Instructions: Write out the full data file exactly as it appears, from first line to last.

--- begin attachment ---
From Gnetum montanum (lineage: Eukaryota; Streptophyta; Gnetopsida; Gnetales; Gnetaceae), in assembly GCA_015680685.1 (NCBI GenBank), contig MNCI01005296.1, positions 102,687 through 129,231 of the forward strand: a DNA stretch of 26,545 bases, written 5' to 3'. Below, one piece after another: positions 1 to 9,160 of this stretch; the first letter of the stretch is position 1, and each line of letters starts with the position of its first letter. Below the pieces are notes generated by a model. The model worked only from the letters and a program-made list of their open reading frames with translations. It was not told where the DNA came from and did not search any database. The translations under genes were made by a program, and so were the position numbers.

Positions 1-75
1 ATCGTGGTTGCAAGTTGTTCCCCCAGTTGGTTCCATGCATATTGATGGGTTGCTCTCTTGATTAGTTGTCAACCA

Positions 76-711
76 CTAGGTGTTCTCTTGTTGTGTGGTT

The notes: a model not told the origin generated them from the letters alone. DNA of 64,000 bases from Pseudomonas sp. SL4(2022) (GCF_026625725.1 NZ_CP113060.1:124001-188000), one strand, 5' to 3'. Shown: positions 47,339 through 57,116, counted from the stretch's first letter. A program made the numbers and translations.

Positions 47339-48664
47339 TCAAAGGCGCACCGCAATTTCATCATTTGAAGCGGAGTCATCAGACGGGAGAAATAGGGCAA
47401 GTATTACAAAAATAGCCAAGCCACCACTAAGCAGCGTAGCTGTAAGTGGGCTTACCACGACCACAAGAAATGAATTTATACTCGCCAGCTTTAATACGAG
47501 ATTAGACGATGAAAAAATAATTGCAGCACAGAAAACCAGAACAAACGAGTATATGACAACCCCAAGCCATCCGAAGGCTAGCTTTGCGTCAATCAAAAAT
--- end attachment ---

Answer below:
From Gnetum montanum (lineage: Eukaryota; Streptophyta; Gnetopsida; Gnetales; Gnetaceae), in assembly GCA_015680685.1 (NCBI GenBank), contig MNCI01005296.1, positions 102,687 through 129,231 of the forward strand: a DNA stretch of 26,545 bases, written 5' to 3'. Below, one piece after another: positions 1 to 9,160 of this stretch; the first letter of the stretch is position 1, and each line of letters starts with the position of its first letter. Below the pieces are notes generated by a model. The model worked only from the letters and a program-made list of their open reading frames with translations. It was not told where the DNA came from and did not search any database. The translations under genes were made by a program, and so were the position numbers.

Positions 1-75
1 ATCGTGGTTGCAAGTTGTTCCCCCAGTTGGTTCCATGCATATTGATGGGTTGCTCTCTTGATTAGTTGTCAACCA

Positions 76-711
76 CTAGGTGTTCTCTTGTTGTGTGGTT

The notes: a model not told the origin generated them from the letters alone. DNA of 64,000 bases from Pseudomonas sp. SL4(2022) (GCF_026625725.1 NZ_CP113060.1:124001-188000), one strand, 5' to 3'. Shown: positions 47,339 through 57,116, counted from the stretch's first letter. A program made the numbers and translations.

Positions 47339-48664
47339 TCAAAGGCGCACCGCAATTTCATCATTTGAAGCGGAGTCATCAGACGGGAGAAATAGGGCAA
47401 GTATTACAAAAATAGCCAAGCCACCACTAAGCAGCGTAGCTGTAAGTGGGCTTACCACGACCACAAGAAATGAATTTATACTCGCCAGCTTTAATACGAG
47501 ATTAGACGATGAAAAAATAATTGCAGCACAGAAAACCAGAACAAACGAGTATATGACAACCCCAAGCCATCCGAAGGCTAGCTTTGCGTCAATCAAAAAT